For anyone who only thinks of Billy Bob Thornton as only a really tremendous actor, it's time to open your ears. Billy Bob's released four solo albums, starting with Private Radio in 2001, following up with The Edge of the World in 2003, then Hobo in 2005, and most recently Beautiful Door in 2007. But with all of those releases, Billy Bob's been trying to find his voice. By teaming up with J.D.
Andrews and Mike Butler to form The Boxmasters, Billy Bob has found it. And how.
Billy Bob Thornton - Absolute Chameleon
I've admired Billy Bob Thornton for many years as an actor. The man is an absolute chameleon and can play any role you hand him (try watching Sling Blade back to back with Pushing Tin and just see if that's not true).
But as good an actor as he is, he's also a tremendous musician, as well. I discovered him with the release of Private Radio. As a singer, he's not much of a vocalist; his tone is raw but his voice is pure and totally honest. He also plays drums. And I have to agree with Billy Bob - The Boxmasters IS his niche. This is pure, gritty, down-and-dirty Rockabilly, a wild rootsy blending of Elvis and the Beatles (as Billy Bob himself calls them, "the Beatles, the Monkees, and the Turtles with Del Reeves and Buck Owens and Merle Haggard - all put together").
Billy Bob was raised in music, he knows how to make it right. His influences consist of all of the above-listed groups, as well as the Nitty Gritty Dirt Band, for whom he was a roadie, back in the day.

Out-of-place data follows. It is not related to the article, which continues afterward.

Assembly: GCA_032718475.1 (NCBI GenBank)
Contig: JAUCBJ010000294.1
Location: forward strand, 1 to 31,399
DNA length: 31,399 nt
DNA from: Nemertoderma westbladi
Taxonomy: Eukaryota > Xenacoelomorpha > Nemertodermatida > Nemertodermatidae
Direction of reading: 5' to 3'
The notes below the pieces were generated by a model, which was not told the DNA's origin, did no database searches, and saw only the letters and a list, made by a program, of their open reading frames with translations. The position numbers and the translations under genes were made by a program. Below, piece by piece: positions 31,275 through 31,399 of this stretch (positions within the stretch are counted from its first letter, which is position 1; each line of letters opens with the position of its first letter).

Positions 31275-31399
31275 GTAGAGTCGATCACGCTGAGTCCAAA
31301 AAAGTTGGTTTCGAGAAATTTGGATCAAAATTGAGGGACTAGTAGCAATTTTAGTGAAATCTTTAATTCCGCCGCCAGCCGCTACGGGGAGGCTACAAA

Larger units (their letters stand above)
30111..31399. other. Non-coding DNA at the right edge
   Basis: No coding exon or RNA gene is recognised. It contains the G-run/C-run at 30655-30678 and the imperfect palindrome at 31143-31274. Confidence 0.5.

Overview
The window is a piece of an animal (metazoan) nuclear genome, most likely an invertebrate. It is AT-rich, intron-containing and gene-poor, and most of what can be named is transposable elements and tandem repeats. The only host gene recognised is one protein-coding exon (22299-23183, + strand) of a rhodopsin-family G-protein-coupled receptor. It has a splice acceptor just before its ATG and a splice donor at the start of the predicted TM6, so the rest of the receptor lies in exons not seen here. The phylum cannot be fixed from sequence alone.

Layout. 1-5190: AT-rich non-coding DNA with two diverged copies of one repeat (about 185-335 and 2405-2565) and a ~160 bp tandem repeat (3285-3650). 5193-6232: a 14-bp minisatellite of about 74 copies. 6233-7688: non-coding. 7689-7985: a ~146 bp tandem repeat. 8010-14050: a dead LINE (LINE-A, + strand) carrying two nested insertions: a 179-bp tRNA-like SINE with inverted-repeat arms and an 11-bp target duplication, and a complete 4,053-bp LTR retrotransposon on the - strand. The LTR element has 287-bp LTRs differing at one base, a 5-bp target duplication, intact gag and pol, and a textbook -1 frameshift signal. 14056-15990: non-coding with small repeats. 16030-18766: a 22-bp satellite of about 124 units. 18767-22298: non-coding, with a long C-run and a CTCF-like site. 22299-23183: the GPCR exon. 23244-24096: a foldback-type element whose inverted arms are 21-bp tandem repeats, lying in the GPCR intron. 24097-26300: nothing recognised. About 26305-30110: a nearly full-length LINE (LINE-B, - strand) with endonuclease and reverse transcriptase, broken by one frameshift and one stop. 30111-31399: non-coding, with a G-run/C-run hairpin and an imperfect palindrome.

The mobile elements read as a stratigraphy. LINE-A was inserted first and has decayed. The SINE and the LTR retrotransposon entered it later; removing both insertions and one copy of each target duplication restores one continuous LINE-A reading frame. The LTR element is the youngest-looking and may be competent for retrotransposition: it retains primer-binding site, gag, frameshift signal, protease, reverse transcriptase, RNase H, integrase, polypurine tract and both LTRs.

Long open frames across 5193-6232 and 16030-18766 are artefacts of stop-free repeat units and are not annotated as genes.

(Not surprisingly, the second disc in the Boxmasters' set has a sound and feel much like that of my favorite NGDB album, Dirt, Silver, & Gold.)
The first disc is all original music, written mostly by Thornton himself; the second pays homage to all those influences with some impressive cover versions of classics.
Many of the original songs on disc one have a few, well, naughty words, which has caused even the wistful Loggins & Messina "House At Pooh Corner" get tagged "Explicit."
Don't worry, they didn't change any of the lyrics to the classics. You can listen to their marvelous cover of Mel Tillis' "Sawmill," Chad & Jeremy's "Yesterday's Gone," The Who's "The Kids Are Alright," or, to my delight, Michael Nesmith's "Some of Shelley's Blues" and the beautiful "Propinquity" without fear. The only songs which do merit the harsh tags from Parental Advisory Board are "I'll Give You A Ring," "2-Bit Grifter," "I'm Watchin' the Game," and, of course, "Sh*t List"; the rest are pretty tame, dealing with standard country themes such as lying, cheating, jail, gambling - the usual vices.
The only problem I have at all with the CDs is a petty complaint, and that's what works on vinyl doesn't digitally. The songs all run together with no breaks in between, and, as such, the makers of the discs didn't know where to put the start of each track - this is particularly weird at the end of old-time murder ballad "Knoxville Girl" segueing into the Beatles' "I Want To Hold Your Hand." It's rather unsettling to hear the fadeout "...don't kill me don't kill me don't kill me... Oh yeah I'll tell you something..." when you have your songs loaded onto an MP3 player on shuffle.
Release Date: June 10, 2008 - Label: Vanguard
- The Poor House
- Build Your Own Prison
- I'll Give You a Ring
- The Last Place They Would Look
- Shit List
- I'm Watchin' The Game
- 20 Years Ago
- That Mountain
- The Work of Art
- 2-Bit Grifter
- The Girl On The Side
- No Whiskey in Heaven
- She's Lookin' Better by the Minute
- Some of Shelley's Blues
- Memories of You and I
- Yesterday's Gone
- Knoxville Girl
- I Wanna Hold Your Hand
- Original Mixed Up Kid
- House at Pooh Corner
- The Kids Are Alright